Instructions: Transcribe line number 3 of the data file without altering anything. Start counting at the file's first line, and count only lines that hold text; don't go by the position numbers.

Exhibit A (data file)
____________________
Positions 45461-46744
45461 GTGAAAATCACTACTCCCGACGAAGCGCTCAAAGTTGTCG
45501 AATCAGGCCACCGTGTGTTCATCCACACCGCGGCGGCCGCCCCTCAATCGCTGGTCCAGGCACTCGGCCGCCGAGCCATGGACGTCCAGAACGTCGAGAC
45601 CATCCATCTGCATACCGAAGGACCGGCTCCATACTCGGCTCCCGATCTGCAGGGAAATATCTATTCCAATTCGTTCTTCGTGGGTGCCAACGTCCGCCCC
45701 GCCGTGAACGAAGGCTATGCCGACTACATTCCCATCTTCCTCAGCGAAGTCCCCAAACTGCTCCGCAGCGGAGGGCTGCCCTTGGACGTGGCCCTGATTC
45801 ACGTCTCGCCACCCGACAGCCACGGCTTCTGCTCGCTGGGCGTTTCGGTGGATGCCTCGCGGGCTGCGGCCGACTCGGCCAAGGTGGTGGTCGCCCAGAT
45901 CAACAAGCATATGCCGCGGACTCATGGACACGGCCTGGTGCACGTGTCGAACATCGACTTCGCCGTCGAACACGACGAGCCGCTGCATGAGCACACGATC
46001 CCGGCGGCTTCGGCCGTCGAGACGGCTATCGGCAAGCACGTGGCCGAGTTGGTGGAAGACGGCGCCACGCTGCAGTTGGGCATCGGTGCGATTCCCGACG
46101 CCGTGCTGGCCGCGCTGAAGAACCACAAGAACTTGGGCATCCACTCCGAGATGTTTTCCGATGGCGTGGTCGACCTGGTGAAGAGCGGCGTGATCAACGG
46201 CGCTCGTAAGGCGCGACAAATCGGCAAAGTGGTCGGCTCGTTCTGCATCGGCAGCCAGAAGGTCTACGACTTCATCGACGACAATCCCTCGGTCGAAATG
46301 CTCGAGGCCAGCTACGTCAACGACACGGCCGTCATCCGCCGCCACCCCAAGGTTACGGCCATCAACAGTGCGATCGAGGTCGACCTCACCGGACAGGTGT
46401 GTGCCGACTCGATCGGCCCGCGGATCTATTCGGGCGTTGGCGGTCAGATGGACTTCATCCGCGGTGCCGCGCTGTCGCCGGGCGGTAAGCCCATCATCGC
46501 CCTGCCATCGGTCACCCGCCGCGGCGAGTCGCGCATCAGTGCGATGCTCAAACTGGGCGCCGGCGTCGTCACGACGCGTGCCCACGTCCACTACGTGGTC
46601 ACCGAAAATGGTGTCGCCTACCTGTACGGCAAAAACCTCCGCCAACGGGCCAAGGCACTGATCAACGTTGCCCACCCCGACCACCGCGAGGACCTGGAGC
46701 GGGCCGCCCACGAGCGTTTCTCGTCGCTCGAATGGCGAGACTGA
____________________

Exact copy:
45501 AATCAGGCCACCGTGTGTTCATCCACACCGCGGCGGCCGCCCCTCAATCGCTGGTCCAGGCACTCGGCCGCCGAGCCATGGACGTCCAGAACGTCGAGAC